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Topic: Math Spoken, Drawn, and Folded
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Registered: 6/9/17
Math Spoken, Drawn, and Folded
Posted: Jun 9, 2017 9:38 AM
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June 9, 2017 Vol. 22, No. 23


EquatIO | Drawing with Mathpix | Polyhedron Templates



Have you ever wanted to display perfectly typeset mathematics
just by speaking symbols and numbers?

With a nifty extension running in a Chrome browser, you can:
EquatIO renders the mathematics that you dictate (or type or
write) on your computer or Chromebook.

Watch it in action here:

Then check out how EquatIO can enhance the use of exit tickets
in the classroom, and four other classroom applications for it:

Creators Texthelp developed this browser extension out of
g(Math), a product more limited in scope. The free version of
EquatIO lets you add its speech-to-text and other output to
Google Docs. The premium version offers unlimited handwriting
recognition, plus integration with Google Forms, Slides,
Sheets, and Drawings.


PoW taking place: Math problem-solving moment of the week

"While I was doing this problem, I realized that you always
have to look before you start just to make sure all units are
the same, and if they aren't you need to convert them to one
common unit. My answer is reasonable because ..."

- Shell, highlighted in the Pre-Algebra PoW's latest solution



The makers of Mathpix recently posted the results of "some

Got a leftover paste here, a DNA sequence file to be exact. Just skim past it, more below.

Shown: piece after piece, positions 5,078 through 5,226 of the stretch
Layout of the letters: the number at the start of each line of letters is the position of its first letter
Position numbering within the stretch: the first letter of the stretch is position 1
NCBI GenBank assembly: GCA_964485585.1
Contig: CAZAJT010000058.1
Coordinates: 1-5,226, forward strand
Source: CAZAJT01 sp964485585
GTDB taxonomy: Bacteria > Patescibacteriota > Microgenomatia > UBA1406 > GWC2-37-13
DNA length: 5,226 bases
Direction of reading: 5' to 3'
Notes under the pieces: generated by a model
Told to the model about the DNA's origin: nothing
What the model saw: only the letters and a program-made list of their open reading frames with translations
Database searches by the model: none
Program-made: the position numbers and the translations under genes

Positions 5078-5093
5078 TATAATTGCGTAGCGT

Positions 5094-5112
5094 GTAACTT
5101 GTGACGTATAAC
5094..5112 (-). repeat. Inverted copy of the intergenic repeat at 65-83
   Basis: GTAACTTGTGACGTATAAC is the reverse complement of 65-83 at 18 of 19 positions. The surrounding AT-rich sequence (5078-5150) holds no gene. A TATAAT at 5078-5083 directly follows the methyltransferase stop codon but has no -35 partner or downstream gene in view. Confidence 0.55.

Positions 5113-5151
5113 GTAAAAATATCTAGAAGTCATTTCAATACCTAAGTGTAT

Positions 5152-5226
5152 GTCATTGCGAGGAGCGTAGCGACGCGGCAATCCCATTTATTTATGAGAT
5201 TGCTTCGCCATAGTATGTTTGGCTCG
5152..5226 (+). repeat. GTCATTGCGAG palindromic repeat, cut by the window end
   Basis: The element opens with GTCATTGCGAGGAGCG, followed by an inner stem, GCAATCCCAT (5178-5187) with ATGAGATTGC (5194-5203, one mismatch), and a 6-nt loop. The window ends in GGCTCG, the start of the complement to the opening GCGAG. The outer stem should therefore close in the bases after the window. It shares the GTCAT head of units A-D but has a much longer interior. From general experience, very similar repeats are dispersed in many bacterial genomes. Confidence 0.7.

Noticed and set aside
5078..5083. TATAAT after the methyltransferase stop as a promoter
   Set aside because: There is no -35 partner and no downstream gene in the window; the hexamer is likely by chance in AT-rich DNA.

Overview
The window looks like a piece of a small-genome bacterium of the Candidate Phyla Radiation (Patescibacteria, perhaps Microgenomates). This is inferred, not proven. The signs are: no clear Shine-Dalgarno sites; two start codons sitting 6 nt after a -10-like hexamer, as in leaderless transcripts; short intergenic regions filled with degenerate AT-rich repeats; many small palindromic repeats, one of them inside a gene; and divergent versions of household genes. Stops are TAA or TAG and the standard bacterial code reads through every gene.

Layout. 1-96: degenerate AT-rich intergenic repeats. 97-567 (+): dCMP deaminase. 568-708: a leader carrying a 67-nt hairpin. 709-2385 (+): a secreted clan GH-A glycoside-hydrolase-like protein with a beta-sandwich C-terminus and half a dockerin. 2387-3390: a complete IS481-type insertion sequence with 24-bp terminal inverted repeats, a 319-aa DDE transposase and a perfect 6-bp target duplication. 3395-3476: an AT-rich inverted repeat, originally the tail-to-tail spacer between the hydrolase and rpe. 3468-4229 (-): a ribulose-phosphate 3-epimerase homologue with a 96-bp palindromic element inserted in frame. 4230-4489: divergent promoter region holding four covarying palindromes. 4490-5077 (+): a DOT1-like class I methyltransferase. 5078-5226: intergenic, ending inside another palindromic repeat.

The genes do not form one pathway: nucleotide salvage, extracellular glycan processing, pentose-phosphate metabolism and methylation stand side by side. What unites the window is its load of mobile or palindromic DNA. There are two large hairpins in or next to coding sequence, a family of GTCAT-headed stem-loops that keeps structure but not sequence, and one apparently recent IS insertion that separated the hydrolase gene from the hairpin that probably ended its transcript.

fun" they had with their API and HTML canvas.

Mathpix is the "snap, solve, graph and go" app first
highlighted here in December. It instantly digitizes
photographs of handwritten math taken on a smartphone, then
simplifies or solves it step by step, with relevant lessons
along the way.

This latest experiment with Mathpix's optical character
recognition technology typesets the math that you write in the
graph-paper region of their new drawing interface. Click the
"copy to clipboard" button to capture the LaTeX code for that
formatted output.


Now taking place: Math education conversation of the day

"Trickier to work out -- which might be why the question....
The distance from the vertices of a sqrt(2), sqrt(2), sqrt(2)
triangle to its center is (scribble, scribble) sqrt(2/3)....
More could be said, but that's a start."

- Jim, posted to the sci.math discussion



A website recently launched for interactively designing
polyhedron models.

Build your own net by choosing from among the five Platonic
solids (tetrahedron, hexahedron, octahedron, dodecahedron,
icosahedron), or using the lighter blue "advanced" button to
specify its dimensions and the number of sides. Polyhedron
Templates lets you truncate the resulting model as often as
you like. To print out and fold up the your model, pick the
tab types and sizes that you'd glue. The "data" link leads to
a table of the edge length and vertex angle of every face of
your 3D creation.

We first learned about Polyhedron Templates as a suggestion to
the Internet Math Library, which today boasts over 11,100 math
and math education websites. Share your own by visiting



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